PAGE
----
That’s what Sweden did in the early 1990s. It’s also what we ourselves did after the savings and loan debacle of the Reagan years. And there’s no reason we can’t do the same thing now.
But the Obama administration, like the Bush administration, apparently wants an easier way out. The common element to the Paulson and Geithner plans is the insistence that the bad assets on banks’ books are really worth much, much more than anyone is currently willing to pay for them. In fact, their true value is so high that if they were properly priced, banks wouldn’t be in trouble.
And so the plan is to use taxpayer funds to drive the prices of bad assets up to “fair” levels. Mr. Paulson proposed having the government buy the assets directly. Mr. Geithner instead proposes a complicated scheme in which the government lends money to private investors, who then use the money to buy the stuff. The idea, says Mr. Obama’s top economic adviser, is to use “the expertise of the market” to set the value of toxic assets.
But the Geithner scheme would offer a one-way bet: if asset values go up, the investors profit, but if they go down, the investors can walk away from their debt. So this isn’t really about letting markets work. It’s just an indirect, disguised way to subsidize purchases of bad assets.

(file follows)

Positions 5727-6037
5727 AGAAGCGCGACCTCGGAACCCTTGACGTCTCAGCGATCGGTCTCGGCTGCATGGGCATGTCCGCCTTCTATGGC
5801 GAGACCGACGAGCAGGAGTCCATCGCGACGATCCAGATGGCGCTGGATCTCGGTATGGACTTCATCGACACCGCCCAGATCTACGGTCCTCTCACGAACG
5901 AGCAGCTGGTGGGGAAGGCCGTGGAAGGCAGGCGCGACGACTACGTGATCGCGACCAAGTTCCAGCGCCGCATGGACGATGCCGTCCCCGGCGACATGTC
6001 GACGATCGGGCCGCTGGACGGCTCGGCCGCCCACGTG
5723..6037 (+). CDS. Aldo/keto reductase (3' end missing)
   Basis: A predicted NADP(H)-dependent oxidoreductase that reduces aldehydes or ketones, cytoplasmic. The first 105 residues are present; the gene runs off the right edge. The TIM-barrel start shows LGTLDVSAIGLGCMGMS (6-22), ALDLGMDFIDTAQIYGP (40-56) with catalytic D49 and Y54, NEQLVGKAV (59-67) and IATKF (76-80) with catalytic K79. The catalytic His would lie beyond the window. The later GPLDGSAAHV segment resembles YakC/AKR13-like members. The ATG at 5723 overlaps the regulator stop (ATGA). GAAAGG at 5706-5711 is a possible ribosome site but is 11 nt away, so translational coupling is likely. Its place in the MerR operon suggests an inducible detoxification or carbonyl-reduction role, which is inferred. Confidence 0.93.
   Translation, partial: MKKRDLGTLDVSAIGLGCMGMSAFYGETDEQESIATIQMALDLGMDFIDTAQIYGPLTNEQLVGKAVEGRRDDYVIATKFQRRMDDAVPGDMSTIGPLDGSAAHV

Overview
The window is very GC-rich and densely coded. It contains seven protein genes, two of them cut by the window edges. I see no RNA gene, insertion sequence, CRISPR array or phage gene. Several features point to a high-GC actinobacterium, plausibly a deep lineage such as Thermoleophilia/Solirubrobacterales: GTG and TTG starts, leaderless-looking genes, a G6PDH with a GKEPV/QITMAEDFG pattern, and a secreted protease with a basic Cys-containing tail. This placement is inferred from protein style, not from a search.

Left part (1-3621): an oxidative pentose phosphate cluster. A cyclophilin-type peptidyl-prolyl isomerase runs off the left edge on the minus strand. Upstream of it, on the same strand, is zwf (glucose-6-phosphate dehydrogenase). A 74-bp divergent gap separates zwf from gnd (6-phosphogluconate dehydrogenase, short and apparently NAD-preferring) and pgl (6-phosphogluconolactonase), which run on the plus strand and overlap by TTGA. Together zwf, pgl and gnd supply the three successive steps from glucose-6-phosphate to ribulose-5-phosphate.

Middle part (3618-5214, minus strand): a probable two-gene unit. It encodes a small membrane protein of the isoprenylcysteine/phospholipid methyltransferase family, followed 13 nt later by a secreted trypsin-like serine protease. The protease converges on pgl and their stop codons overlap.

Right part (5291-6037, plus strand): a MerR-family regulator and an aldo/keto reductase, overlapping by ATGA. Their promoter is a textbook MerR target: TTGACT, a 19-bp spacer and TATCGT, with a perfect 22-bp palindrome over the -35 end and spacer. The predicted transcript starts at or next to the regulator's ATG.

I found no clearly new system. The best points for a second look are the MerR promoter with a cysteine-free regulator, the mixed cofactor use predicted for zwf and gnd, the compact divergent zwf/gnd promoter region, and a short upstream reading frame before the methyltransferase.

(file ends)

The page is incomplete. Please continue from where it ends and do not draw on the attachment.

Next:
The likely cost to taxpayers aside, there’s something strange going on here. By my count, this is the third time Obama administration officials have floated a scheme that is essentially a rehash of the Paulson plan, each time adding a new set of bells and whistles and claiming that they’re doing something completely different. This is starting to look obsessive.
But the real problem with this plan is that it won’t work. Yes, troubled assets may be somewhat undervalued. But the fact is that financial executives literally bet their banks on the belief that there was no housing bubble, and the related belief that unprecedented levels of household debt were no problem. They lost that bet. And no amount of financial hocus-pocus — for that is what the Geithner plan amounts to — will change that fact.
You might say, why not try the plan and see what happens? One answer is that time is wasting: every month that we fail to come to grips with the economic crisis another 600,000 jobs are lost.
Even more important, however, is the way Mr. Obama is squandering his credibility. If this plan fails — as it almost surely will — it’s unlikely that he’ll be able to persuade Congress to come up with more funds to do what he should have done in the first place.
All is not lost: the public wants Mr. Obama to succeed, which means that he can still rescue his bank rescue plan. But time is running out.
Paul Krugman, onetime subject of vituperation and physical intimidation by blowhard Bill O’Reilly, is an Economics Nobel Prize winner, and columnist for the New York Times.